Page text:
What Would Ethereum Layer 3 Look Like? Vitalik Buterin Has Some Ideas
Vitalik Buterin believes Layer 3 scaling solutions are coming to Ethereum in one way or another.
- Ethereum creator Vitalik Buterin has published a blog post outlining how Layer 3 scaling solutions could work.
- He stated that Layer 3 solutions cannot consist of stacked rollups, as this would not result in efficient data compression.
- Buterin outlined two possibilities: Layer 3 platforms with specialized functions and batch verifier contracts.
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Ethereum creator Vitalik Buterin believes that stacking rollups will not effectively scale Ethereum—but he still has some ideas about the future of Layer 3 scaling.
Buterin Questions Rollup Stacking
Layer 2 platforms are still in their infancy, but Vitalik Buterin is already thinking about Layer 3 scaling.
In a blog post titled “What kind of layer 3s make sense?”, Buterin has discussed ways in which Layer 3 scaling solutions could help Ethereum process transactions more efficiently.
Ethereum’s mainnet currently has a throughput of about 15 transactions per second. During periods of high activity, users face network congestion and extremely high gas prices as their transactions cannot fit into available block space. In November 2021, users paid as much as $62.11 for a token swap—an operation that currently costs about $1.36.
Layer 2 scaling solutions called “rollups” were designed to alleviate this problem. Rollups outsource a transaction’s computational data to another chain, then post an easily verifiable cryptographic transaction proof to Ethereum’s mainnet. This allows transactions to be bundled together, saving a significant amount of block space.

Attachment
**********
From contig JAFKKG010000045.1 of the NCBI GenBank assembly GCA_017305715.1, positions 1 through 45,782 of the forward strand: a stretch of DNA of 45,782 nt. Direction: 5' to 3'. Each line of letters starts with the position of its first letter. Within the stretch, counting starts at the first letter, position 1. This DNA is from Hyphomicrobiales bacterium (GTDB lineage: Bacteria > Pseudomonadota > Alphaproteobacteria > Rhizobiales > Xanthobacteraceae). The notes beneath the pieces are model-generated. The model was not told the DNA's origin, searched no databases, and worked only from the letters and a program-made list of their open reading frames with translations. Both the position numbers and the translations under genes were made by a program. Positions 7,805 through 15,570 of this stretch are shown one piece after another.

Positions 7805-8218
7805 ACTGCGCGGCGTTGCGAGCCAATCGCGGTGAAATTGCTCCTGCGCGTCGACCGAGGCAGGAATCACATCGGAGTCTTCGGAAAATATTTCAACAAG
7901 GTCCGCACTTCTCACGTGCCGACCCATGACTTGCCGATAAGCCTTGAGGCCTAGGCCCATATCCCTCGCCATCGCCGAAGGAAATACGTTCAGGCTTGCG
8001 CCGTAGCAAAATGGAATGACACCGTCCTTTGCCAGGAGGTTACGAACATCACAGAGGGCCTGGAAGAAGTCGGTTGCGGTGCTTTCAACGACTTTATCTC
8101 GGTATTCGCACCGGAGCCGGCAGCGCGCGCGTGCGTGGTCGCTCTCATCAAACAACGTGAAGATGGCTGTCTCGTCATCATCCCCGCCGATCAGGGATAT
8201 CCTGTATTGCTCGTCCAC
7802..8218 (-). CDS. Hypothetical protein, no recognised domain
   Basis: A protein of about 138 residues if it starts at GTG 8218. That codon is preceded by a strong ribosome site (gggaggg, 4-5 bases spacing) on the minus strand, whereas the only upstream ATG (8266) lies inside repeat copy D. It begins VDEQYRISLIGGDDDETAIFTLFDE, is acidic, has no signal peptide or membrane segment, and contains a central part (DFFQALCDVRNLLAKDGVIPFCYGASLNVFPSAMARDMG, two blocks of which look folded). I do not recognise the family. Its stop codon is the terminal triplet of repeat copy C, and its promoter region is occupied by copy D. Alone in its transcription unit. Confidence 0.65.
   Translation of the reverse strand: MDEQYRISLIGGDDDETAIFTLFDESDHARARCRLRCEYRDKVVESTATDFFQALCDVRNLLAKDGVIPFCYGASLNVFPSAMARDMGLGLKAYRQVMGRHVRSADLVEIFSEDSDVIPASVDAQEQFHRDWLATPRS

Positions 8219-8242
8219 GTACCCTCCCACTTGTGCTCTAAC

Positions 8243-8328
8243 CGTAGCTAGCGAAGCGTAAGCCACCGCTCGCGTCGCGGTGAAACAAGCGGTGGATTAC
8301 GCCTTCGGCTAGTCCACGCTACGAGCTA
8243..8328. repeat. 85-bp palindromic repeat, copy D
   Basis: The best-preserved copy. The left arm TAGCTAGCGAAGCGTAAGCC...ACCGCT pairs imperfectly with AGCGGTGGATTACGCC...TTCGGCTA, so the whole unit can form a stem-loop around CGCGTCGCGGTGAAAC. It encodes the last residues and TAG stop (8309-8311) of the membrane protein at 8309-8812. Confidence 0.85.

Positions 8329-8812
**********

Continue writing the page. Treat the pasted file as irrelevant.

Buterin previously stated that rollups could help Ethereum reach a throughput of 100,000 transactions per second. Arbitrum, Optimism, StarkNet, and zkSync are all examples of rollups.
However, rollups have limitations. Buterin said in his latest blog post that rollups in their current form cannot simply be stacked on top of one another because of data compression issues.
He argued that “data can be compressed once, but it cannot be compressed again.” If a second compressor provides an advantage, the logic of a second compressor usually can be put into the first compressor, he said.
Layer 3 Provides Alternatives
Instead of stacking rollups, Buterin has suggested assigning different purposes to Layer 2 and its potential Layer 3 networks.
In this case, Layer 2 would be used for scaling. Meanwhile, Layer 3 would support other functions such as privacy-focused chains, non-EVM platforms, customized scaling solutions for specific applications, or validiums (which are another kind of rollup).
Buterin also suggested that Layer 3 systems could be created by modifying the way that rollups currently function. Some rollups, called ZK-Rollups need to verify their state root proofs (a kind of cryptographic key) themselves.
Instead, Buterin argues for a new approach involving a “batch verifier contract” that specializes in verifying those proofs. This would significantly bring down gas prices for these scaling solutions without needing to establish a full EVM system as a middle layer. In effect, ZK-Rollups would become Layer 3; there would be no need to build Layer 3 on top of them.
Buterin also said that, regardless of how Layer 3 solutions are built, they will allow sub-ecosystems to evolve within Layer 2s.
Indeed, cross-domain operations could happen without necessarily having to pass through Ethereum’s mainnet—which means transactions would become much cheaper. That would certainly be good news for Ethereum users.
Disclaimer: At the time of writing, the author of this piece owned BTC, ETH, and several other cryptocurrencies.